The High Cost of Cheap Puppies

I’m tipping my hat to the movie “WAL-MART: The High Cost of Low Price” in the title of this blog post, because in a way, pet stores and puppy mills are the  Wal-Mart of the dog world. Of course, the shirts and jeans on Wal-Mart’s shelves aren’t suffering like the live “products” sold in pet stores may; however, in both cases, you may well find yourself paying much more for low cost and convenience than you ever imagined. Read on to find out why a cheap purebred puppy is almost never a good deal, for you or the dog.

Why Pay More?

“Why should I pay over a thousand dollars for a puppy from show dogs, when I don’t want to show my dog, and  I could get the same dog at the pet store for $500?”

That– or some variant thereof– is a question commonly, and understandably, asked by puppy buyers. It does make sense, at first glance. When  buying a car to fetch groceries and commute a few miles to work and back, most people head for the Ford or Toyota dealership, not a Ferrari showroom. Why get ‘more than you need?’

Puppies from reputable, responsible breeders are expensive. They have to be. Contrary to the beliefs of some new puppy buyers, it’s not the show (or field trial, or herding, or Schutzhund…) record of the parents that you’re paying for. If you aren’t interested in competition, you will not receive a competition-quality puppy. Good breeders place pet-quality puppies in pet homes, and show-quality puppies in show homes.

You Get What You Pay For

What you’re paying for is the breeder’s work to produce the best possible dog for your family, and their diligence in ensuring that they will sell you a dog that does suit your family. Here are a few of the additional costs incurred by responsible, reputable breeders, which do not affect puppy mills and pet stores:

  • Health testing– for many breeds,  this means radiographs of hips and shoulders. In some breeds, it means an MRI or DNA testing. Any responsible, reputable breeder will do as much health testing as is possible for their breed.
  • Competition. Yes, I just said you’re not paying for the parents’ show record. You’re not– but you are paying for the breeder’s time and expense in presenting their dogs to a judge, who helps the breeder to determine which animals are worthy of producing puppies. Think of a show record as a judge’s screening, which is complementary to health screening.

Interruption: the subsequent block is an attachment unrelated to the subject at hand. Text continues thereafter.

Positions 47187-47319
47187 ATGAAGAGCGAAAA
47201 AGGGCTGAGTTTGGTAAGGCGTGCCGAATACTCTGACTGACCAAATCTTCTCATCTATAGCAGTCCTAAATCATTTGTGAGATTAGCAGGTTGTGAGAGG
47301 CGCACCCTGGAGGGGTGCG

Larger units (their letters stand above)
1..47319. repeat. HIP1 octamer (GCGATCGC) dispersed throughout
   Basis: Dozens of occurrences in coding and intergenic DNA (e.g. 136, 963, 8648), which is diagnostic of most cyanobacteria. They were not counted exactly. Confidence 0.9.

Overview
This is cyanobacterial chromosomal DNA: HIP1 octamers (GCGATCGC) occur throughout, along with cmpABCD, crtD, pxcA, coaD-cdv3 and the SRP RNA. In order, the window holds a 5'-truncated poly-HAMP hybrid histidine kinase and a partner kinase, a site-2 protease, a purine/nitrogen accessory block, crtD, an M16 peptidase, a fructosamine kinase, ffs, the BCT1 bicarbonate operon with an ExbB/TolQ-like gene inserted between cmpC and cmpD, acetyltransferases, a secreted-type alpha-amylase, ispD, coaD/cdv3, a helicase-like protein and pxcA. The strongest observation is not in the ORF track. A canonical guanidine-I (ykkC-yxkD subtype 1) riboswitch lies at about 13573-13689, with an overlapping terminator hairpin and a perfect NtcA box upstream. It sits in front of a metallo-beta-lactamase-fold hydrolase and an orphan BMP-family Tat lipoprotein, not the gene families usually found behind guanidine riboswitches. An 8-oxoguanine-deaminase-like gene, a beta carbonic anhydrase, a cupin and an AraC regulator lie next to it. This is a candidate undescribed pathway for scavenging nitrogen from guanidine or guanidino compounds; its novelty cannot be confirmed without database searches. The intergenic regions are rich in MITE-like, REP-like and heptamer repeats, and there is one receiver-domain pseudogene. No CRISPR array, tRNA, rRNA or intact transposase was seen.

• Proper socialization. Puppies raised in a home environment adjust better to your home environment. This costs the breeder a great deal of time, compared to a pet store which can cage their puppies and pay someone $7.50 an hour to care for them in between selling other products.
  • Post-purchase support. A good breeder will be more than someone you got a puppy from. They’ll be a friend and ally for the dog’s entire life. If your puppy is ill in the middle of the night, most good breeders will not only allow you to  call them for advice, they’ll insist upon it. Whether it’s a week or a decade after you  bought the puppy, a responsible, reputable breeder will be there when you need advice, or if the unthinkable happens and you  must relinquish the dog.

What You’ll Really Pay for a Cheap Puppy

Now that we’ve seen why you’ll pay a high price for a responsibly bred pup, let’s look at the hidden costs of owning a dog bred by a puppy mill, like most cheap purebred puppies:

  • Veterinary costs. We looked yesterday at why mutts may or may not be healthier than purebreds, but one thing is for sure: You’re taking more of a gamble adopting a purebred  whose parents were not health-tested than one whose parents received all possible tests. If your dog develops a congenital or hereditary defect, most pet stores and puppy mills won’t give a refund or help with vet bills unless your state has a Puppy Lemon Law forcing them to do so. Even if they do offer a refund, most will  require you to return the dog in order to receive money. If you’ve already become attached to your pup, you’re stuck with  the bills.
  • Training and Behavioral Counseling. Pet store puppies were often raised in cages, kennels, or crates, which can cause many serious behavior problems. Separation anxiety, housebreaking difficulties, pathological  barking, and self-harm behaviors are all more common in dogs raised in cages.
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  1. As I talked about in a post a couple of weeks back, ferrets can make wonderful pets. But for some people the most important question that needs to be answered before acquiring one does not center on their suitability as a companion, but their legality.

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